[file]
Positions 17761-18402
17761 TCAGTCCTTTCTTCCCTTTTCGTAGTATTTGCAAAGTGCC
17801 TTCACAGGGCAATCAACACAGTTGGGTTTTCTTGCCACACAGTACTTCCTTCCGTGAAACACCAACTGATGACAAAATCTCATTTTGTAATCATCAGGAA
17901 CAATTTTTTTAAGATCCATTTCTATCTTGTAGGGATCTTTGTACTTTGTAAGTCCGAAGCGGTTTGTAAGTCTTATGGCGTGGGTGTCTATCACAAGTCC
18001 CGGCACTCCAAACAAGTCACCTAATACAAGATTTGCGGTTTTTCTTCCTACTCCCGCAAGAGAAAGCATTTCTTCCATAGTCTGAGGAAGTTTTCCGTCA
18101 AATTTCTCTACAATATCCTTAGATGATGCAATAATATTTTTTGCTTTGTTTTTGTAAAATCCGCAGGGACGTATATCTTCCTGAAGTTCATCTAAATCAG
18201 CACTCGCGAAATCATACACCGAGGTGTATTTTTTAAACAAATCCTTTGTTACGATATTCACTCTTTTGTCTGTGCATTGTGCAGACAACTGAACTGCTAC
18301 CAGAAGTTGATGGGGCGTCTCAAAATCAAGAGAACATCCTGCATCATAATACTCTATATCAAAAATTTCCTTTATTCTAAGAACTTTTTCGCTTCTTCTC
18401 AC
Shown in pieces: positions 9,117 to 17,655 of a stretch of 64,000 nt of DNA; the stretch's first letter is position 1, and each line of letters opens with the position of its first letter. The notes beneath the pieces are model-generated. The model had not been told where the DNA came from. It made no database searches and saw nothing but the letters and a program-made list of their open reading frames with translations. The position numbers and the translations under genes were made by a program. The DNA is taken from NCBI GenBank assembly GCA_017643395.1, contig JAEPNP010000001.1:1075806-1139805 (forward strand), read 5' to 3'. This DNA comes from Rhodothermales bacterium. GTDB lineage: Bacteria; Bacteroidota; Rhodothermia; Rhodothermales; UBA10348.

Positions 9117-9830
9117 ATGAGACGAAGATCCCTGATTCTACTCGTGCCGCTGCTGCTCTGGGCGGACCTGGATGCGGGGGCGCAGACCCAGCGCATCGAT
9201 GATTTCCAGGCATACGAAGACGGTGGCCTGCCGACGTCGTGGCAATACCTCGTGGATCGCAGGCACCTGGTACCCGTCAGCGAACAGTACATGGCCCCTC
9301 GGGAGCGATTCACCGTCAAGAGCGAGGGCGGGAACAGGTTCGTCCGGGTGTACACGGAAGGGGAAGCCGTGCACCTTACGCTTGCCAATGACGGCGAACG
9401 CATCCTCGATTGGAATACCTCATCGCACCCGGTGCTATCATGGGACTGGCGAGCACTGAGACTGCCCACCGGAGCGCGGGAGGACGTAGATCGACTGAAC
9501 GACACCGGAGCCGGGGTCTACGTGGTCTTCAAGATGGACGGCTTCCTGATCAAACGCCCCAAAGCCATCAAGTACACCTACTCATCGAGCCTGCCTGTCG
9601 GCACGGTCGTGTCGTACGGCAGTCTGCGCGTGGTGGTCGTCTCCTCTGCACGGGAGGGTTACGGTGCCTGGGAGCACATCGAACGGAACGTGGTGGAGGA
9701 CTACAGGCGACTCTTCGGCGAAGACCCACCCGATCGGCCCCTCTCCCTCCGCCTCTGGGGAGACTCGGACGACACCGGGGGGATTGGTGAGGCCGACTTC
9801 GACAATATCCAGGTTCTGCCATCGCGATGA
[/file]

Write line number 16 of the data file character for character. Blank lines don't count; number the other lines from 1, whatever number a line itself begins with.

9501 GACACCGGAGCCGGGGTCTACGTGGTCTTCAAGATGGACGGCTTCCTGATCAAACGCCCCAAAGCCATCAAGTACACCTACTCATCGAGCCTGCCTGTCG